|After a 4hr bus ride to the city of Santa Marta, we took a short cab ride to the village of Taganga. Taganga is a quiet fishing village on a small bay on the Caribbean and is filled with hostels for backpackers. This is in comparison to Santa Marta which is the main vacation spot for Colombians and is full of giant resorts. We spent a couple of days lounging around at the beach drinking beers and fresh watermelon juice. We then decided that we should book a tour to Ciudad Perdida (Lost City). This is the ruins of a city built by the Tairona people around 800 AD. The trek involves a 3 day hike to the city, a morning exploring the city, and two days back down. All in sweltering heat. Sounds like fun! The next day we were picked up by our guide, Edwin, in an ancient Toyota Landcruiser (Toyotas are king in the backroads of Colombia). We picked up 3 other trekkers (1 Czech, 1 German, and 1 Swiss) and made our way to the end of the highway and the start of a backbreaking 2hr ride over an incredibly rough road. Before we were allowed on the trail, we went through a military checkpoint. This area used to be a huge spot for cocaine production. More on that later. After a quick lunch, we were on our way. The trail was a muddy, steep trail with many river crossings and beautiful views of the surrounded green mountains. The only damper is the heat, which had us sweating buckets. Within an hour each day I would be completely soaked and wiping sweat from my eyes. The only relief was dunking ourselves in the rivers. We would hike for about 4-5 hrs per day, which is about all we could handle in the heat. Edwin had no trouble though, despite being older.
He was actually one of the first guides to start the treks, about 15 years ago. Ciudad Perdida wasn't actually discovered until 1972, by graverobbers looking for treasure. Then the government took over and developed the site into a tourist attraction. Edwin's dad was one of the graverobbers, in fact. So, our guide had lots of interesting information about the area and history. We also passed a few homesteads and a village of the Tairona people on the way. This was interesting because they still live pretty closely to the way they did hundreds of years ago. They make their own clothes and live in straw and mud huts. They have central villages with ceremonial and meeting huts (separate ones for men and women), but live nomadically tending to various crops on the surrounding hillsides. On the afternoon of the third day we reached the city after our last river crossing, (I lost count). One last hurdle though, was the dreaded staircase. This is a very steep climb up a hill over very narrow and tall stairs that takes about an hour. Finally, we were there and could relax. We walked through a bit of the city to our camp and had a very cold shower. We had lunch and then Edwin sat us down and told us some stories.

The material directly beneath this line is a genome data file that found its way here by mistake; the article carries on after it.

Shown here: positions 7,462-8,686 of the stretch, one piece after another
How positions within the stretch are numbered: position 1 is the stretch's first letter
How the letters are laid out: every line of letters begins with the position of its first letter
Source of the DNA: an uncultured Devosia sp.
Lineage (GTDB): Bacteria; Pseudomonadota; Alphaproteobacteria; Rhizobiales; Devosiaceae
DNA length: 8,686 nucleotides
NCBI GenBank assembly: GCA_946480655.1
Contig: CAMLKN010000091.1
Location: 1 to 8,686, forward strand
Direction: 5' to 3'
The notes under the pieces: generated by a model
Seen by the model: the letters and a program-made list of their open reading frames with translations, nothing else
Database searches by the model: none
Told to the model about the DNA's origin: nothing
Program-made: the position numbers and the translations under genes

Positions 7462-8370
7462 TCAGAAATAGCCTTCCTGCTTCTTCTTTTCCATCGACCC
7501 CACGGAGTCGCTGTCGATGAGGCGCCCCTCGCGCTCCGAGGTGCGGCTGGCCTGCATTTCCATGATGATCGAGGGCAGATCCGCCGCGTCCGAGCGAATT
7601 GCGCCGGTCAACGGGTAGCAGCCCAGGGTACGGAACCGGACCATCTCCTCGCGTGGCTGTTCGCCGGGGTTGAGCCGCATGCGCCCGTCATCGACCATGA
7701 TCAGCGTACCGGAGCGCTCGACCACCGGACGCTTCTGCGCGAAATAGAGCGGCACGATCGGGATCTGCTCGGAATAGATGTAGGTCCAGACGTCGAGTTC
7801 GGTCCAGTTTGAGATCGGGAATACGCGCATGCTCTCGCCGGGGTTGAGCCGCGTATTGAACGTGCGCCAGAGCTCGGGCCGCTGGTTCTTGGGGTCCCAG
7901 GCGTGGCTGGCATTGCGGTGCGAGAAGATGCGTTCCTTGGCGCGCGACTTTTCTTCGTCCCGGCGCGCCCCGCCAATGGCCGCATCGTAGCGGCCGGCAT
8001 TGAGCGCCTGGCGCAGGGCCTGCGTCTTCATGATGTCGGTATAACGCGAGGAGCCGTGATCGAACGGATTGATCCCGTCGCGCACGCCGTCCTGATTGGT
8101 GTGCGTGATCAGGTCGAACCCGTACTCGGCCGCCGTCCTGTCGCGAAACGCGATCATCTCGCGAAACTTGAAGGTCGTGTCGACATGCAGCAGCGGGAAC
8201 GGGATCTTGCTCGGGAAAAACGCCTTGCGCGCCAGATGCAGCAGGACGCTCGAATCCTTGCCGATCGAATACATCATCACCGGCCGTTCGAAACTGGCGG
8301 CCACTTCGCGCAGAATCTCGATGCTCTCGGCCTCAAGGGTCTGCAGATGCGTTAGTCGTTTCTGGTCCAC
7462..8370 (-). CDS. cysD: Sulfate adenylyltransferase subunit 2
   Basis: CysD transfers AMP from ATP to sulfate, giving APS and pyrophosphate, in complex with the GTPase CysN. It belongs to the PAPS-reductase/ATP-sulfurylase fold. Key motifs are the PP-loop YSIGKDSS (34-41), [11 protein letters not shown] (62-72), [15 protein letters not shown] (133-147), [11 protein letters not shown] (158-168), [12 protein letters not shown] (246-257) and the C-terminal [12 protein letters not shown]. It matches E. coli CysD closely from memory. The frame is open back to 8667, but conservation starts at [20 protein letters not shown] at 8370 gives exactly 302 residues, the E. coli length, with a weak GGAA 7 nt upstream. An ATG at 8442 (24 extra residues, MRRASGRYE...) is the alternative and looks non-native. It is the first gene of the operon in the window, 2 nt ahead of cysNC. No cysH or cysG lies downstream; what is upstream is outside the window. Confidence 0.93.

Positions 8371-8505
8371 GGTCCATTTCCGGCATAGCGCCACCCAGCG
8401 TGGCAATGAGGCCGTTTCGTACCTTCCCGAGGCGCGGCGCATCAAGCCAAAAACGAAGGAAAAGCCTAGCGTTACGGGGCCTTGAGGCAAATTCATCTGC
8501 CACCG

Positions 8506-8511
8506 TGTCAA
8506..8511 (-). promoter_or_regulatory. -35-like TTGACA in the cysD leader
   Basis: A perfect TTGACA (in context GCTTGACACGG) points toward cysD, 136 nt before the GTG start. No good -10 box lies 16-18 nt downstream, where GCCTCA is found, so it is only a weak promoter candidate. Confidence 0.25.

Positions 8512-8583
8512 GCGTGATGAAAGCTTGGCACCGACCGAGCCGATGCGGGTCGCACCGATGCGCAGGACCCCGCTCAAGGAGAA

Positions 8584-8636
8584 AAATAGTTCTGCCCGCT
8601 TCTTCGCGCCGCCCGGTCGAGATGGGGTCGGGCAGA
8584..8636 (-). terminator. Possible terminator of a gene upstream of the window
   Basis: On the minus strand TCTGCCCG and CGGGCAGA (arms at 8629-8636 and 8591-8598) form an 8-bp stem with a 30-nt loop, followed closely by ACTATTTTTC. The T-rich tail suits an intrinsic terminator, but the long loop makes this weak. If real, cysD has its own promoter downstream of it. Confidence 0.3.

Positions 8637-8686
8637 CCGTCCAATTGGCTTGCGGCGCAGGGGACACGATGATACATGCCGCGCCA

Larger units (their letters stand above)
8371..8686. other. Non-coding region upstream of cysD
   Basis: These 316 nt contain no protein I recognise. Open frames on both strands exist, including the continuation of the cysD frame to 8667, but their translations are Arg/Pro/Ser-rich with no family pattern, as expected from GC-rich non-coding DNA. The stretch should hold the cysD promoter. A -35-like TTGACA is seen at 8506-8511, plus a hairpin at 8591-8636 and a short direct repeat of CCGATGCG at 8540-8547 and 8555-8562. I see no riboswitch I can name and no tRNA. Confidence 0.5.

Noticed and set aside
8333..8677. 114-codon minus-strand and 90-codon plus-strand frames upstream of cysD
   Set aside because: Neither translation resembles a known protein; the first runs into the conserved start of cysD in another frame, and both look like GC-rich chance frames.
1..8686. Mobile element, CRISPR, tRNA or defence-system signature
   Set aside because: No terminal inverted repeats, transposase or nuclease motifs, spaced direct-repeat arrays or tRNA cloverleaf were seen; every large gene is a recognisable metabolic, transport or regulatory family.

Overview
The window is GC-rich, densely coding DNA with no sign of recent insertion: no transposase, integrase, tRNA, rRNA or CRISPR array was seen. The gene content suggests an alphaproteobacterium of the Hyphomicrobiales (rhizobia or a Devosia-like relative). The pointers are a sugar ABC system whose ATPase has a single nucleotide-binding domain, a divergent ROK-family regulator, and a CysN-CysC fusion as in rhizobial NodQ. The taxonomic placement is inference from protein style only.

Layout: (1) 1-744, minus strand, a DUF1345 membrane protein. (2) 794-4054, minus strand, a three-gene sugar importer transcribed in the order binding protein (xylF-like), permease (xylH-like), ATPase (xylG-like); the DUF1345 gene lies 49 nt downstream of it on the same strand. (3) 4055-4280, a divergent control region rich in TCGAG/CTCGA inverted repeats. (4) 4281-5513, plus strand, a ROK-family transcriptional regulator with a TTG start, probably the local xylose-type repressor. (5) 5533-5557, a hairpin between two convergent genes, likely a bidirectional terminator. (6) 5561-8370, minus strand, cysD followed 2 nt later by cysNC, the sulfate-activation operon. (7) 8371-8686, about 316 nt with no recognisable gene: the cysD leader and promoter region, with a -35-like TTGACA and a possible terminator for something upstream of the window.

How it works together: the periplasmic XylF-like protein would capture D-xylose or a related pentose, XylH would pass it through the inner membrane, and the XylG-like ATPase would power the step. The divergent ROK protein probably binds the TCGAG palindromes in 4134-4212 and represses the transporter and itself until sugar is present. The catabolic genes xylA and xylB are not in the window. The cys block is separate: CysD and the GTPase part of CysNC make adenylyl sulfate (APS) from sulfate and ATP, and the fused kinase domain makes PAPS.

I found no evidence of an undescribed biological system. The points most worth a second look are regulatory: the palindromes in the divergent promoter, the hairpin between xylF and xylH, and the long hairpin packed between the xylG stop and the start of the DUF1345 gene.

Before coming here, I had vaguely remembered hearing about how in the early 2000s, some tourists were kidnapped on the Ciudad Perdida trek. It turns out that Edwin was the guide of that trek. So he told us all the details and had magazine articles to explain what happened. The condensed version is that at the time, Colombia contained different groups, the FARC, the ELN, and paramilitary groups. Basically, the paramilitaries were upset with the government because they weren't being recognized and decided that kidnapping some foreigners would bring attention to their plight. Edwin managed to escape in the night and walked 3 days back to civilization. The tourists were eventually released about three months later. Now, however, the area is policed by the Colombian military and is safe.
The next morning we got a tour of the city. It basically a series of stone terraces built into the hillsides where the people built their houses and ceremonial buildings. It's pretty interesting, not as impressive as Machu Picchu, but is pretty cool. The best part is hiking through the wilderness. We left around noon to go back down. Again, it's very hot and slippery, but is slightly more downhill and takes only two days. Partway through the second day downhill, my knee started to give me trouble on the downhill parts. Swallowing my pride, I rented a horse to go the rest of the way. Edwin assured me that I would regret walking the rest and would be hobbling for a week. Eventually, we all got to the bottom and after a lunch break we took the Toyota back to Taganga. The next day we relaxed our tired bones and though we had thought of taking a diving course, we decided to get out of the heat and move on to the mountains of Venezuela (who knew?). So we bought our bus tickets and packed for our next country!